THE European Union this week partially lifted sanctions against Zimbabwe in an effort to encourage a credible constitutional referendum and general elections, but a report by the bloc’s Committee for Arms Export Controls released on July 13 lists the country among potentially repressive states still receiving arms from Britain.EU eased restrictions on development aid to Zimbabwe, although an assets freeze and targeted travel bans remain in force against specific Zanu PF leaders and some of their associates, for human rights abuses.
Even if the reinstatement of development aid could mean more much-needed assistance for the country, no mention was made of the UK’s secret supply of military equipment to Zimbabwe.
According to the Arms Export Control Committee in 2011, 28 countries, including Zimbabwe, Afghanistan, Libya, Pakistan and the DRC were “provided licences authorised by the government (of Britain) in the period January 1 to December 31 2011 for equipment that might be used to facilitate internal repression”.
The licences are mainly for cryptographic software and equipment which can be used for encryption, spying and code scrambling by military intelligence. Internationally, cryptographic equipment is classified as weapons and subject to arms-trafficking export regulations.
Committee chairman Sir John Stanley criticised the UK’s export of security technology to authoritarian regimes such as China, Russia, Sudan and Zimbabwe as code scrambling could help government restrict the flow of information and suppress protests.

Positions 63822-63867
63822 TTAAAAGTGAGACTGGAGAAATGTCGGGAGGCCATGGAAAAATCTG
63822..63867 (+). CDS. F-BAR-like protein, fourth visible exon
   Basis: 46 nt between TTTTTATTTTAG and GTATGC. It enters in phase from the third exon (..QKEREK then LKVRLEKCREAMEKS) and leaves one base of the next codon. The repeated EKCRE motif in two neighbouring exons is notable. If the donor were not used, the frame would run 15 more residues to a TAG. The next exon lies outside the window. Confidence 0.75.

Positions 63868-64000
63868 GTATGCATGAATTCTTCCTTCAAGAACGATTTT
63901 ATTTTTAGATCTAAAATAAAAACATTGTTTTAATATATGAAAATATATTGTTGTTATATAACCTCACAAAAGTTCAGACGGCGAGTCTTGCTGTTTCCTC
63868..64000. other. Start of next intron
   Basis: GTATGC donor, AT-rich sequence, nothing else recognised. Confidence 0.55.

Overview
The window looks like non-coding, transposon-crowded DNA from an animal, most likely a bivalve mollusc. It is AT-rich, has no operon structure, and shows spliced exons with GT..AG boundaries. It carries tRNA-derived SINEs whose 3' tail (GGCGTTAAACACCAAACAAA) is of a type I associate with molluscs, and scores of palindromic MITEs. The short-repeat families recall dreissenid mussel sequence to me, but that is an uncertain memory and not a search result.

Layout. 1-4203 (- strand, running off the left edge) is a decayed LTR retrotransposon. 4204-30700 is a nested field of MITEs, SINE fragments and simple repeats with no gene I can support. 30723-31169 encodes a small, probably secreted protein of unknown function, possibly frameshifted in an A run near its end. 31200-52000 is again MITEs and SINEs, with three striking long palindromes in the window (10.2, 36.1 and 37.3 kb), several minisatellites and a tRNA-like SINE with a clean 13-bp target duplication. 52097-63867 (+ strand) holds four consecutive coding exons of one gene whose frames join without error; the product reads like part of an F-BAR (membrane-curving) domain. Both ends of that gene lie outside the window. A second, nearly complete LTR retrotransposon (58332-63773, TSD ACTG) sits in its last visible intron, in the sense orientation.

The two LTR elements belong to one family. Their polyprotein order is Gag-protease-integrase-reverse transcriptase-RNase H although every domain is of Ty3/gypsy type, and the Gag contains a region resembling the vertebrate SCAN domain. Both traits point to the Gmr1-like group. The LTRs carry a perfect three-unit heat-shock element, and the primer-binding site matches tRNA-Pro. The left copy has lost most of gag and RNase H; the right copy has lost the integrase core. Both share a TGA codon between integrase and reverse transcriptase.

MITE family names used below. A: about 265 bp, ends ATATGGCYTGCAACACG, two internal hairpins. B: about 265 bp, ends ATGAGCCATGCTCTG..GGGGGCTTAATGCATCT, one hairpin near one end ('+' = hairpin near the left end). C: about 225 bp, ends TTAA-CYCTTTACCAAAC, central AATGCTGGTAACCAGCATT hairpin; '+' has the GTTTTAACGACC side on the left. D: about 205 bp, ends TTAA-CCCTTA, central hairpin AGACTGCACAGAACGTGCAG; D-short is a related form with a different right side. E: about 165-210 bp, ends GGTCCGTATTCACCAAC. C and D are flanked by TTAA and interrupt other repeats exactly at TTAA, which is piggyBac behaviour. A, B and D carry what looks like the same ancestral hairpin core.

“This equipment scrambles conversations and makes speech unintelligible, and it is a key element of protecting communications used by security forces,” said Stanley.
“If you are an authoritarian and repressive regime preparing an operation to send tanks into a village or break up a demonstration, security forces take great care to make sure those they are going to attack don’t get any warning in advance,” he said.
Campaign Against Arms Trade (Caat), an international anti-arms trade pressure group, has records showing that between 2008 and 2012, the UK issued five export licences for cryptographic equipment. The two licences issued in 2009 and 2010 were worth an estimated US$57,6 million (£35 656 000). The most recent arms export licence was issued on February 14, 2012 for an undisclosed amount.
The British government has remained secretive about details of its arms export licencing. In a 2007 parliamentary questions session Labour MP Harry Cohen asked the then Energy minister Malcolm Wicks for more clarity on UK arms export licencing, but Wicks said such issues were a private and confidential matter between governments.
In 2000 Tony Blair’s government came under fire for issuing licences for Hawk fighter jet spares sale to Zimbabwe and MPs accused the government of breaching EU and UK guidelines on arms exports.
In May this year, weapons manufacturers were summoned to parliament to explain why five Hawk fighter jets and 1 030 Land Rovers for police use were sold to Zimbabwe between 1989 and 1992. The Arms Export Committee report shows that in the first quarter of 2012 the UK issued military export licences worth more than US$960 million (£606 million), including to countries like Bahrain and Egypt where governments have ruthlessly crushed popular protests.
Last week, UK parliamentarian and former anti-apartheid activist Peter Hain called for a continuation of sanctions against Zimbabwe arguing that the military’s involvement in diamond mining and the CIO’s financial connections to Asian tycoons and syndicates posed a threat to the country’s stability.